He leaned forward, fingers still together, elbows on the desk. ‘No need for profanity, son. What if I said you can’t leave? You know too much. That makes you a liability. What would you expect me to do about that? Motorcycles can be dangerous things, Nick.’

I stood up, leaving the cup on the carpet. ‘You can’t threaten me any more. What have I got to lose? Kelly’s dead, remember? My whole world fits in two carry-ons. What you going to do? Rip up my favourite sweatshirt?’

‘How about you coming back to work? I think you’re ready, don’t you?’

I turned to leave. ‘I’ll get out the apartment today, if you want. It’s in shit state, anyway.’

‘Keep the apartment. Use it to do some thinking in.’ George was as calm as ever. ‘This isn’t how the story ends, son, believe me. You’re just lonely right now. You’ll get over it.’


I sat staring vacantly at the Metro map above the head of the woman opposite, who was doing the same at the map above me. There was the smell of old margarine which had nothing to do with the train. I looked around, and suddenly realized it must be coming from me.

George was right. I was a liability now, and he would never make an idle threat. Fuck it, so what? If he wanted me dead it would happen, I had no control over that. All I could do was get on with what I wanted to do – and that was to get as far away as possible from being treated like a lump of shit. As bad as it was only having Kelly in my head now, it had sort of set me free. They couldn’t use her to threaten me any more. It was going to be a different sort of life now. I’d watched the re-runs of Easy Rider.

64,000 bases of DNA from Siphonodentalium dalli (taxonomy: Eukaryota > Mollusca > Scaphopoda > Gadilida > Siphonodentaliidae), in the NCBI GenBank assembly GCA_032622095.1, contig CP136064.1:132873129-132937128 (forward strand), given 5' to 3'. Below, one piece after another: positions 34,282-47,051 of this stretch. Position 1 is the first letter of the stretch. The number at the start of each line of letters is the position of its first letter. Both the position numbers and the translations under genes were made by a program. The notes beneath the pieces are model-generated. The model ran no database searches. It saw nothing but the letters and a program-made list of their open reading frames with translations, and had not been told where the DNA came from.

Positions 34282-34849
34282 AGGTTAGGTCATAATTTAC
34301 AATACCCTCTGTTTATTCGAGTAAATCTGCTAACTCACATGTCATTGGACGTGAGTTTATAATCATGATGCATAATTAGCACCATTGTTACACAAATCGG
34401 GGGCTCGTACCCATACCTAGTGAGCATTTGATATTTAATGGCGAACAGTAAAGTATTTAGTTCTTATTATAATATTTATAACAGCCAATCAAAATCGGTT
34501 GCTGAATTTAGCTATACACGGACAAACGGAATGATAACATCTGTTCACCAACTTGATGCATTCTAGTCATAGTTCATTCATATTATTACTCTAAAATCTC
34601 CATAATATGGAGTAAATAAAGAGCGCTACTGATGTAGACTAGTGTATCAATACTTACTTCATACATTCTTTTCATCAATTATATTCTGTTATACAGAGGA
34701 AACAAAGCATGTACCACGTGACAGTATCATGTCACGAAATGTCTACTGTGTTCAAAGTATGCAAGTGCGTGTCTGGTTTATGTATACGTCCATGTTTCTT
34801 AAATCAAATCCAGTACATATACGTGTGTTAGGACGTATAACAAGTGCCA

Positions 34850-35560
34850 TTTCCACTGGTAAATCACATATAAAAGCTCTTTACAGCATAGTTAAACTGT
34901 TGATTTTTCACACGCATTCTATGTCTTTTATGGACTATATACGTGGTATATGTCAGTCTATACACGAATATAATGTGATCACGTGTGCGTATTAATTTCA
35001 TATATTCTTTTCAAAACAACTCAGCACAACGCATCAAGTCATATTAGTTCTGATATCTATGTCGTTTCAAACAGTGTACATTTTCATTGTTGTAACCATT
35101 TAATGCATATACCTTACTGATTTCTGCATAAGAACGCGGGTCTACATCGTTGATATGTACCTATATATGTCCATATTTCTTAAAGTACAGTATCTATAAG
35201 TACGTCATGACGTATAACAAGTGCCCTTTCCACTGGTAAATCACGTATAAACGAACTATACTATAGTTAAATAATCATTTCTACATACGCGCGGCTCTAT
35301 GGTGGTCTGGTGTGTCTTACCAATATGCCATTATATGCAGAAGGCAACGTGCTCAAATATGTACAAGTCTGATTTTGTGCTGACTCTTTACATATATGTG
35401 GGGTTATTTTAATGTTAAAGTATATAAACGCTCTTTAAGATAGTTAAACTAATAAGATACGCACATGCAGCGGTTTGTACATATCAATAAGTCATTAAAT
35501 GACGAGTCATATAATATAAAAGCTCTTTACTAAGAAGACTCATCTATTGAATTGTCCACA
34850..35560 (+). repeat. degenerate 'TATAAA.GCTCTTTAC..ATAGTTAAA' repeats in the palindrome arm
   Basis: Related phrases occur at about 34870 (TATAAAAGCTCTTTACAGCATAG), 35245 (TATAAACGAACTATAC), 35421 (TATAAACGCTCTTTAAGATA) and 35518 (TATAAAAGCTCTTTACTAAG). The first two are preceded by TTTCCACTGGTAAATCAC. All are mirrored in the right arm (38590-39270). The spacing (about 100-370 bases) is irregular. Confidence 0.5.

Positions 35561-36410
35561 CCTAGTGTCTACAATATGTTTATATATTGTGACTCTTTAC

Dupont Circle was a few stops further on. Did Ezra know I hadn’t told him the truth about going to Bang Bang Bosnia? There were a whole load of things I’d either told various levels of lies about or withheld from him completely. Like my decision to bin the job, or that today’s session had been the last I was ever going to attend.

It made me wonder if shrinks just let you spout your bullshit, but have a good laugh behind your back at your self-delusion. Or maybe they did it over coffee and a sticky bun at shrink reunions in Vienna.

And then I thought: Why not go? It wasn’t as if I had anything else to do, and I’d got a few hours to kill before the Lost Dinosaurs of Egypt.

The carriage was about a quarter full, mainly families with tourist maps and digital cameras hanging round their necks. The kids looked excited, the mums and dads content. Shit, this was all I needed. George was right. I was lonely. But what he and Ezra didn’t appreciate was that I always had been, until Kelly had come along. Work – first in the infantry, then the SAS, then this shit – had seemed to fill the hole, but it never really did. It just helped me cut away from that feeling of exclusion I’d hated so much as a kid.